There was nothing now to retard their journey; and Mary chose Lisbon rather than France, on account of its being further removed from the only person she wished not to see.
They set off accordingly for Falmouth, in their way to that city. The journey was of use to Ann, and Mary's spirits were raised by her recovered looks--She had been in despair--now she gave way to hope, and was intoxicated with it. On ship-board Ann always remained in the cabin; the sight of the water terrified her: on the contrary, Mary, after she was gone to bed, or when she fell asleep in the day, went on deck, conversed with the sailors, and surveyed the boundless expanse before her with delight. One instant she would regard the ocean, the next the beings who braved its fury. Their insensibility and want of fear, she could not name courage; their thoughtless mirth was quite of an animal kind, and their feelings as impetuous and uncertain as the element they plowed.
They had only been a week at sea when they hailed the rock of Lisbon, and the next morning anchored at the castle. After the customary visits, they were permitted to go on shore, about three miles from the city; and while one of the crew, who understood the language, went to procure them one of the ugly carriages peculiar to the country, they waited in the Irish convent, which is situated close to the Tagus.
Some of the people offered to conduct them into the church, where there was a fine organ playing; Mary followed them, but Ann preferred staying with a nun she had entered into conversation with.
One of the nuns, who had a sweet voice, was singing; Mary was struck with awe; her heart joined in the devotion; and tears of gratitude and tenderness flowed from her eyes. My Father, I thank thee! burst from her--words were inadequate to express her feelings. Silently, she surveyed the lofty dome; heard unaccustomed sounds; and saw faces, strange ones, that she could not yet greet with fraternal love.
In an unknown land, she considered that the Being she adored inhabited eternity, was ever present in unnumbered worlds. When she had not any one she loved near her, she was particularly sensible of the presence of her Almighty Friend.
The arrival of the carriage put a stop to her speculations; it was to conduct them to an hotel, fitted up for the reception of invalids. Unfortunately, before they could reach it there was a violent shower of rain; and as the wind was very high, it beat against the leather curtains, which they drew along the front of the vehicle, to shelter themselves from it; but it availed not, some of the rain forced its way, and Ann felt the effects of it, for she caught cold, spite of Mary's precautions.
As is the custom, the rest of the invalids, or lodgers, sent to enquire after their health; and as soon as Ann left her chamber, in which her complaints seldom confined her the whole day, they came in person to pay their compliments. Three fashionable females, and two gentlemen; the one a brother of the eldest of the young ladies, and the other an invalid, who came, like themselves, for the benefit of the air. They entered into conversation immediately.
People who meet in a strange country, and are all together in a house, soon get acquainted, without the formalities which attend visiting in separate houses, where they are surrounded by domestic friends. Ann was particularly delighted at meeting with agreeable society; a little hectic fever generally made her low-spirited in the morning, and lively in the evening, when she wished for company. Mary, who only thought of her, determined to cultivate their acquaintance, as she knew, that if her mind could be diverted, her body might gain strength.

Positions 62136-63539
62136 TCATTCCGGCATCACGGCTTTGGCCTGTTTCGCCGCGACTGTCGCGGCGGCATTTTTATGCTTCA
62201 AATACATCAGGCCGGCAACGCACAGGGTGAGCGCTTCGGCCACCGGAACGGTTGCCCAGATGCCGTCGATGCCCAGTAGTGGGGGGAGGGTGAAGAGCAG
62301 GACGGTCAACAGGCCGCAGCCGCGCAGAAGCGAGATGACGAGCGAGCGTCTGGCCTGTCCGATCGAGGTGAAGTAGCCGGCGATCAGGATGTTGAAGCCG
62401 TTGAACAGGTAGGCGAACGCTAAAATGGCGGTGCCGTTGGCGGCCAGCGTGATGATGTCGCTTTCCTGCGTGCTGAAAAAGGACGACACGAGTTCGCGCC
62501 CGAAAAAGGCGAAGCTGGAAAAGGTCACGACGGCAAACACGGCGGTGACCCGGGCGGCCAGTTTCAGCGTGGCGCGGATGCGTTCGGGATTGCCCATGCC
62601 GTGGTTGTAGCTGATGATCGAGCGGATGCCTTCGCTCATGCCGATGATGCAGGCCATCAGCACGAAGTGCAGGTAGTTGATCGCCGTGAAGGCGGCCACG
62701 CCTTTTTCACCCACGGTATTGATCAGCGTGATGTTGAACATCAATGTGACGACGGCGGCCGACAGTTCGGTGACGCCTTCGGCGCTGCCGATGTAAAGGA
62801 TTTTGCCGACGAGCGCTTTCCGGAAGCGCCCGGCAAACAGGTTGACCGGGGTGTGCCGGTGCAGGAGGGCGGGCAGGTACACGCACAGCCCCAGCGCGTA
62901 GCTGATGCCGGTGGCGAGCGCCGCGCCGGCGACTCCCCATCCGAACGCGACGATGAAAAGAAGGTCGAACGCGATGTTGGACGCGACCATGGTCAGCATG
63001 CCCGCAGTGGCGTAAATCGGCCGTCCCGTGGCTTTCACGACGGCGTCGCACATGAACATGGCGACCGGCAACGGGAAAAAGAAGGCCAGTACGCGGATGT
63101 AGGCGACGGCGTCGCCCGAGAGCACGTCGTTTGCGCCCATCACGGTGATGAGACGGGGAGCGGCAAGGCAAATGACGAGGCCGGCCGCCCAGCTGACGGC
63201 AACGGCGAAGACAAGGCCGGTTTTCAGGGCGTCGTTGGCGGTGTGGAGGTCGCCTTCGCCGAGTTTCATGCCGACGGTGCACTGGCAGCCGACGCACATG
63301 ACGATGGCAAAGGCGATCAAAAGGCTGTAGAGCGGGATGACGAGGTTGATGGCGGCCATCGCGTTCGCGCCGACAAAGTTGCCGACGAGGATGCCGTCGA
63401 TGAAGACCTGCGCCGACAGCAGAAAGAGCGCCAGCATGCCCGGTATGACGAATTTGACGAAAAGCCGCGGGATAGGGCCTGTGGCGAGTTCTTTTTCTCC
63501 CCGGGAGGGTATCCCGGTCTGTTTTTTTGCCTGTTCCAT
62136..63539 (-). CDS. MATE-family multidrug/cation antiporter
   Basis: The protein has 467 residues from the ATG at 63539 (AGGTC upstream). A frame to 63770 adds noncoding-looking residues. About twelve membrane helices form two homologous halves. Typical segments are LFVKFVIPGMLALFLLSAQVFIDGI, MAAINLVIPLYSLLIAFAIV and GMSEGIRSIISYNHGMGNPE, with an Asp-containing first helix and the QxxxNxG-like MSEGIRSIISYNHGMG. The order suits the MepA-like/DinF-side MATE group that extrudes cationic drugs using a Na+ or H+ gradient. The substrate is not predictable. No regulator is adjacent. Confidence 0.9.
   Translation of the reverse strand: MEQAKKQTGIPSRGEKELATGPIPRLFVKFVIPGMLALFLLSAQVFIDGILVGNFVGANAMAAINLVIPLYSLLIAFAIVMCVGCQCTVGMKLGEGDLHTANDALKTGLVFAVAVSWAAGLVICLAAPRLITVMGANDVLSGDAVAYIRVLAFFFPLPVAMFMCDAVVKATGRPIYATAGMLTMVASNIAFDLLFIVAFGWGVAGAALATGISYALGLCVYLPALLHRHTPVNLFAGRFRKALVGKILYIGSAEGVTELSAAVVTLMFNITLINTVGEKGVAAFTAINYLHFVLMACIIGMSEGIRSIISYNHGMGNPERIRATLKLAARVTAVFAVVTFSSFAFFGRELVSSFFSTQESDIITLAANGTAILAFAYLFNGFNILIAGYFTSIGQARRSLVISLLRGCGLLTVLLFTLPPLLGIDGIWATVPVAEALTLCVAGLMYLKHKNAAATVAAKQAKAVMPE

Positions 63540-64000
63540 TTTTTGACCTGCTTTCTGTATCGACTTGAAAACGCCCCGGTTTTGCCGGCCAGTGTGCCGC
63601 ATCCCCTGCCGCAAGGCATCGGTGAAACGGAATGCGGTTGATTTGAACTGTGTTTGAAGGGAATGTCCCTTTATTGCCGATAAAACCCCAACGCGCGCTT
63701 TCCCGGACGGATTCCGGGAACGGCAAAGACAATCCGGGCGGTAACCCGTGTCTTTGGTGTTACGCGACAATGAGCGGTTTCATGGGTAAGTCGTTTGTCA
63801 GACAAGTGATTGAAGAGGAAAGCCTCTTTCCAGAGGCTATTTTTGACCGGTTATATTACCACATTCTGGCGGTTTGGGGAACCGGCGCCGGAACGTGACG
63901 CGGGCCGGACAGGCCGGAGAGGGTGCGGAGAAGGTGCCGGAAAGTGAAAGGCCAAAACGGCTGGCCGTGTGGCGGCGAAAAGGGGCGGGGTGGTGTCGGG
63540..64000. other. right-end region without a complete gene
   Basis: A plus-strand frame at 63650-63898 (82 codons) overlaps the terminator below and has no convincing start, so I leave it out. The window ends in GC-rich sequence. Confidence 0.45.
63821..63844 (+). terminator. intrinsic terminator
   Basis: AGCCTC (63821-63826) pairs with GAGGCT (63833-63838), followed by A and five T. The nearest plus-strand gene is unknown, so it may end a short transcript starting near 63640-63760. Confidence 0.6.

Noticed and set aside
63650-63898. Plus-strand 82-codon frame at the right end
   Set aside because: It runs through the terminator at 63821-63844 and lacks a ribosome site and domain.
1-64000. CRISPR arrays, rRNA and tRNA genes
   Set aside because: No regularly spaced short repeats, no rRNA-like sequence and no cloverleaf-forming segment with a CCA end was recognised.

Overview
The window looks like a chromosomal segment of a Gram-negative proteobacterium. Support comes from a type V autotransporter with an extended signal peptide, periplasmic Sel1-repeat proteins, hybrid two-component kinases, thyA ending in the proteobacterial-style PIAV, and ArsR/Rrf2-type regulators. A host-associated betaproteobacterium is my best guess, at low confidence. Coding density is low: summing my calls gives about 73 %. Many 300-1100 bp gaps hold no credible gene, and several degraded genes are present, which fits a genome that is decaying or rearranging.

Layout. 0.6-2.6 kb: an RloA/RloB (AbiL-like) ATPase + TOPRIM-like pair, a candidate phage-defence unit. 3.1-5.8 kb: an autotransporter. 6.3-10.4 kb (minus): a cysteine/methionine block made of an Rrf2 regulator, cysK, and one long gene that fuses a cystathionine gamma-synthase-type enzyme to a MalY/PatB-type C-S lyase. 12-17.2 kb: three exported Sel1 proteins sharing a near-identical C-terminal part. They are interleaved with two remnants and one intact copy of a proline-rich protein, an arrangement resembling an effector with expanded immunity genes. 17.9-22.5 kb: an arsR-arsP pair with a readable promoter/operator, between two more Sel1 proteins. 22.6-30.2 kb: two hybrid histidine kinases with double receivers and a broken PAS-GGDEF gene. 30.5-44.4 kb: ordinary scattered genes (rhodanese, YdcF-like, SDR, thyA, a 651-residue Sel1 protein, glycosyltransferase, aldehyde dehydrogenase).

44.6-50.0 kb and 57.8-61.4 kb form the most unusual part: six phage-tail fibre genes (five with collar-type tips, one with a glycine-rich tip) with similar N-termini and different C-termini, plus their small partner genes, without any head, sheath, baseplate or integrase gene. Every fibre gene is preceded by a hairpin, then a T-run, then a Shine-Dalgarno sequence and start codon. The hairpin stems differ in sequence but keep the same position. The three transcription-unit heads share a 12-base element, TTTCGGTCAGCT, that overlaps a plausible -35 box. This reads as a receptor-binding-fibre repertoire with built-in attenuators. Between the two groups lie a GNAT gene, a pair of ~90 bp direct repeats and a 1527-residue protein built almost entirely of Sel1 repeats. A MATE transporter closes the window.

They were all musical, and proposed having little concerts. One of the gentlemen played on the violin, and the other on the german-flute. The instruments were brought in, with all the eagerness that attends putting a new scheme in execution.
Mary had not said much, for she was diffident; she seldom joined in general conversations; though her quickness of penetration enabled her soon to enter into the characters of those she conversed with; and her sensibility made her desirous of pleasing every human creature. Besides, if her mind was not occupied by any particular sorrow, or study, she caught reflected pleasure, and was glad to see others happy, though their mirth did not interest her.
This day she was continually thinking of Ann's recovery, and encouraging the cheerful hopes, which though they dissipated the spirits that had been condensed by melancholy, yet made her wish to be silent. The music, more than the conversation, disturbed her reflections; but not at first. The gentleman who played on the german-flute, was a handsome, well-bred, sensible man; and his observations, if not original, were pertinent.
The other, who had not said much, began to touch the violin, and played a little Scotch ballad; he brought such a thrilling sound out of the instrument, that Mary started, and looking at him with more attention than she had done before, and saw, in a face rather ugly, strong lines of genius. His manners were awkward, that kind of awkwardness which is often found in literary men: he seemed a thinker, and delivered his opinions in elegant expressions, and musical tones of voice.
When the concert was over, they all retired to their apartments. Mary always slept with Ann, as she was subject to terrifying dreams; and frequently in the night was obliged to be supported, to avoid suffocation. They chatted about their new acquaintance in their own apartment, and, with respect to the gentlemen, differed in opinion.
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